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Re: PROPOSAL: Assistive Technology Checkpoints in the Guidelines

From: Charles McCathieNevile <charles@w3.org>
Date: Mon, 8 Feb 1999 14:39:46 -0500 (EST)
To: Jon Gunderson <jongund@staff.uiuc.edu>
cc: w3c-wai-ua@w3.org
Message-ID: <Pine.LNX.4.04.9902081425100.7435-100000@tux.w3.org>
As a preliminary comment, most of these things are covered under the
general principle 'provide device-independent access to all functionality
of the user agent' (which seems a lot like the current checkpoint 3.1.1)

The difference is that this proposal is splitting out particular functions
and requiring them (of particular browsers, in the current incarnation).

The issue of whether to implement the w3c recommendation for DOM is

Charles McCathieNevile

On Mon, 8 Feb 1999, Jon Gunderson wrote:

  Based on feedback from the group I think our current checkpoints related to
  assistive technology compatibility need to be reconsidered for the
  following reasons:
  1. The current techniques for comaptibility read more like techniques than
  statements of assistive technology needs.
  2. DOM can only be considered as part of a solution for Desktop user agents
  for the following reasons:
  a. DOM does not provide any information or the emulation of controls for
  the other parts of the user interface (i.e. controls, menus, staus lines,
  dialpg boxes).  This information needs to come from a non-DOM source.  DOM
  will never provide information or control about these parts of the user
  b. DOM does not have a defined interoperable interface for use by external
  programs.  Some group members say this is not a major issue (including
  myself at times), but it is potentially a weak link if user agents running
  on the same plateform use different methods to expose DOM.  Assistive
  technology would then need to "know" where to look.  Also DOM does not have
  any conventions for more simultaneous access to the DOM.  
  How would DOM resolve manipulation requests from both the user agent and
  the assistive technology? 
  How would the user agent tell the AT that it changed something?
  c. The use of DOM would require Assistive Technolgy to sub class the user
  agent as a special technology and some assistive technology companies may
  find this requirement to restraining as the primary mechanism for
  accessibility, escpecially on MS-Windows plateforms that have accessibility
  models based on active accessibility.  Denis Anson made a good point.  If
  push this type of technique, it means that user with disabilities will need
  to wait for AT developers to provide access to new implementations of DOM.
  More general techniques like active accessibility, offer improved
  timeliness to new releases of  user agents.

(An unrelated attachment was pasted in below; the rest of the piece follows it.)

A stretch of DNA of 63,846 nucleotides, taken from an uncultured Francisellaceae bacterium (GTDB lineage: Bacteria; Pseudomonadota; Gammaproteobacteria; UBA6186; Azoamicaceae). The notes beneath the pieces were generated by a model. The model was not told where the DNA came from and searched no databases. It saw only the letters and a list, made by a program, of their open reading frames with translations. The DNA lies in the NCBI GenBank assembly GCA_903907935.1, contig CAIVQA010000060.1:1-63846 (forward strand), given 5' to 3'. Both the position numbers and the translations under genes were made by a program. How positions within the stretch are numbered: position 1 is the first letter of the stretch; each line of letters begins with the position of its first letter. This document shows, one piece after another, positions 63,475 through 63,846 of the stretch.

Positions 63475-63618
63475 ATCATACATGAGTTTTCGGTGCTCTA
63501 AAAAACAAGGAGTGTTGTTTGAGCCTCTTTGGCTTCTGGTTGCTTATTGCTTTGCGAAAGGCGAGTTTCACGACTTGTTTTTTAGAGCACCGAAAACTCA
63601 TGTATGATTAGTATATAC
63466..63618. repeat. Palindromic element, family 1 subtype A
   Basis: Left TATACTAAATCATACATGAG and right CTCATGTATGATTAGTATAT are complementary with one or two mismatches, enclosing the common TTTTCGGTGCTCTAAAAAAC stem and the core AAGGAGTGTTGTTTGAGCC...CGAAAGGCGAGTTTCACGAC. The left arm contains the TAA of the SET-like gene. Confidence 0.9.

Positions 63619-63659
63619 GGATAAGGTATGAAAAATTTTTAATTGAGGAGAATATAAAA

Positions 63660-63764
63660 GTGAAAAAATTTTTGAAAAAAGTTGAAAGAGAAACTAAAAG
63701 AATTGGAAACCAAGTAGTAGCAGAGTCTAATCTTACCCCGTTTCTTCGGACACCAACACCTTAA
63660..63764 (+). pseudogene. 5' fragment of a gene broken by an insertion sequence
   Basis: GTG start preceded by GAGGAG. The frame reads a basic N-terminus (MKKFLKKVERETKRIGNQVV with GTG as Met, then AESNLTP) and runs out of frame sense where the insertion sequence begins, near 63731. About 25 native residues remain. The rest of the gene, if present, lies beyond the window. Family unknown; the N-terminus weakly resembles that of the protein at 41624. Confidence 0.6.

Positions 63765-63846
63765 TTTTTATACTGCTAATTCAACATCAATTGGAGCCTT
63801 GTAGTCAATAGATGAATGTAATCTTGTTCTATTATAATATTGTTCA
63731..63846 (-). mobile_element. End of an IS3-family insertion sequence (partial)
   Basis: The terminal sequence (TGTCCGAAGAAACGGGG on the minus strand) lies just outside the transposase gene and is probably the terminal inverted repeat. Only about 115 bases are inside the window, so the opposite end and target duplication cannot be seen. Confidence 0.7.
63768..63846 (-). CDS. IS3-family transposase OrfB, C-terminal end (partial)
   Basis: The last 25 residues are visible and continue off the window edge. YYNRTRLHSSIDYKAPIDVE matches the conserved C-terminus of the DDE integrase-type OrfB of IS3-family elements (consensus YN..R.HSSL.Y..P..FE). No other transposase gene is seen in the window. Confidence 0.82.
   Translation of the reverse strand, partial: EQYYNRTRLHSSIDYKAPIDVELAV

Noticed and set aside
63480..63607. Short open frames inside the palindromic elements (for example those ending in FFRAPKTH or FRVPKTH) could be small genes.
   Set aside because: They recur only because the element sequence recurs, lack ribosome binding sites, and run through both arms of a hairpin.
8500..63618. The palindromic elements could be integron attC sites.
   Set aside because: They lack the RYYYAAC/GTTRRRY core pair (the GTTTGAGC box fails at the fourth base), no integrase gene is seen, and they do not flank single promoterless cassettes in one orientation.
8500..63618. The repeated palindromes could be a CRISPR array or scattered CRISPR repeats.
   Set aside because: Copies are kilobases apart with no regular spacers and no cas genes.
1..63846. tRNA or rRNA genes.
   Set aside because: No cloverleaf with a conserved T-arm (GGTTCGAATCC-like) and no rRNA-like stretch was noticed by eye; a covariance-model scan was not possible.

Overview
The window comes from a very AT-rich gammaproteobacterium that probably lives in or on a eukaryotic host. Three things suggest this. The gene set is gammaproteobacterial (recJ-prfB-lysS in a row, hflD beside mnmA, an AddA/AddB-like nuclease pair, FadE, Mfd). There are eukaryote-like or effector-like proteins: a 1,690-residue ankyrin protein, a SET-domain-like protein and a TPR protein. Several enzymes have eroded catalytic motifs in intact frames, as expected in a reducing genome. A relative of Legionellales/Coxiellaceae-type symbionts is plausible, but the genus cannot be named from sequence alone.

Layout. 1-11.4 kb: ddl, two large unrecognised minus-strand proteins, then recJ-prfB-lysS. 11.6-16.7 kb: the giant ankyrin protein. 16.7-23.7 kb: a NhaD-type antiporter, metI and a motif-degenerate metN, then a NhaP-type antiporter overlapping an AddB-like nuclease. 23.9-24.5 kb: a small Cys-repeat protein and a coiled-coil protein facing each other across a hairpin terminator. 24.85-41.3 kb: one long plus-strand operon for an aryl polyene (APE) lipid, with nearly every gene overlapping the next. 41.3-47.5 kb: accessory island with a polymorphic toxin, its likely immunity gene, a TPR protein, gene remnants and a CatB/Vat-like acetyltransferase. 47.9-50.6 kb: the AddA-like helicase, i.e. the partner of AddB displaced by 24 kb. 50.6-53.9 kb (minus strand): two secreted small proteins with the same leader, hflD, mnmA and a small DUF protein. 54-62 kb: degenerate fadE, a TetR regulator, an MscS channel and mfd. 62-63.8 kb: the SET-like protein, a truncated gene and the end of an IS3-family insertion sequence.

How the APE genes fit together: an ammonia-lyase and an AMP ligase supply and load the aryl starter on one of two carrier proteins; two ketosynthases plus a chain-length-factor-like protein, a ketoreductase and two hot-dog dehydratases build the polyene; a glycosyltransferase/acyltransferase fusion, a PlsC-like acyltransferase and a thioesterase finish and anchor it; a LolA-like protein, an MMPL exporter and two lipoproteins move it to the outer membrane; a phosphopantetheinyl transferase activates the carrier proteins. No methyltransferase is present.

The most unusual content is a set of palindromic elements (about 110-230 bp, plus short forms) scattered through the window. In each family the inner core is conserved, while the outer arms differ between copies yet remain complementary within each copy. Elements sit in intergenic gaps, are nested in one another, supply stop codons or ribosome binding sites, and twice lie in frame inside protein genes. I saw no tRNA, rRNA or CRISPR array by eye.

So I would like to suggest five checkpoints for people to think about,
  criticize, modify and/or comment:
  ** The following checkpoints ae based on the assistive technologies point
  of view **
  Checkpoint 6.2.1 [Priority 1} Allow assistive technology to access
  information about the current user interface controls (windows, menus,
  toolbars, status bars, dialog boxes).
  Primary techniques: Accessibility APIs or use of operating system standard
  Checkpoint 6.2.2 [Priority 1} Allow assistive technology to simulate the
  selection and activation of user interface and document controls (windows,
  menus, toolbars, status bars, dialog boxes).
  Primary techniques: Accessibility APIs or use of operating system standard
  Checkpoint 6.2.3 [Priority 1] Allow assistive technologies to access
  information about the current information being rendered by the user agent.
  Primary techniques: Accessibility APIs that provide information on document 
  rendering and/or DOM.
  Checkpoint 6.2.4 [Priority 1] Allow accessibility features (accessibility
  flags and interfaces. ) of the operating system to provide alternative
  rendering information and user interfaces for the user agent.  
  Checkpoint 6.2.5 [Priority 2] Allow assistive technology to change the
  rendering of document information on the user agent.
  Rationale: In some cases it maybe useful for the assistive technology to
  change the rendering of a document.  For example for a person with certain
  types of visual learning disabilities it maybe important to simplify the
  rendering of the document and allow the person to use the mouse to point at
  objects and have the contents of the object spoken to them.   It could also
  be used for table linearization if the assistive technology felt that was
  the best way for them to provide access to table information. 
  Jon Gunderson, Ph.D., ATP
  Coordinator of Assistive Communication and Information Technology
  Division of Rehabilitation - Education Services
  University of Illinois at Urbana/Champaign
  1207 S. Oak Street
  Champaign, IL 61820
  Voice: 217-244-5870
  Fax: 217-333-0248
  E-mail: jongund@uiuc.edu
  WWW:	http://www.staff.uiuc.edu/~jongund

--Charles McCathieNevile            mailto:charles@w3.org
phone: +1 617 258 0992   http://purl.oclc.org/net/charles
W3C Web Accessibility Initiative    http://www.w3.org/WAI
MIT/LCS  -  545 Technology sq., Cambridge MA, 02139,  USA
Received on Monday, 8 February 1999 14:39:49 UTC

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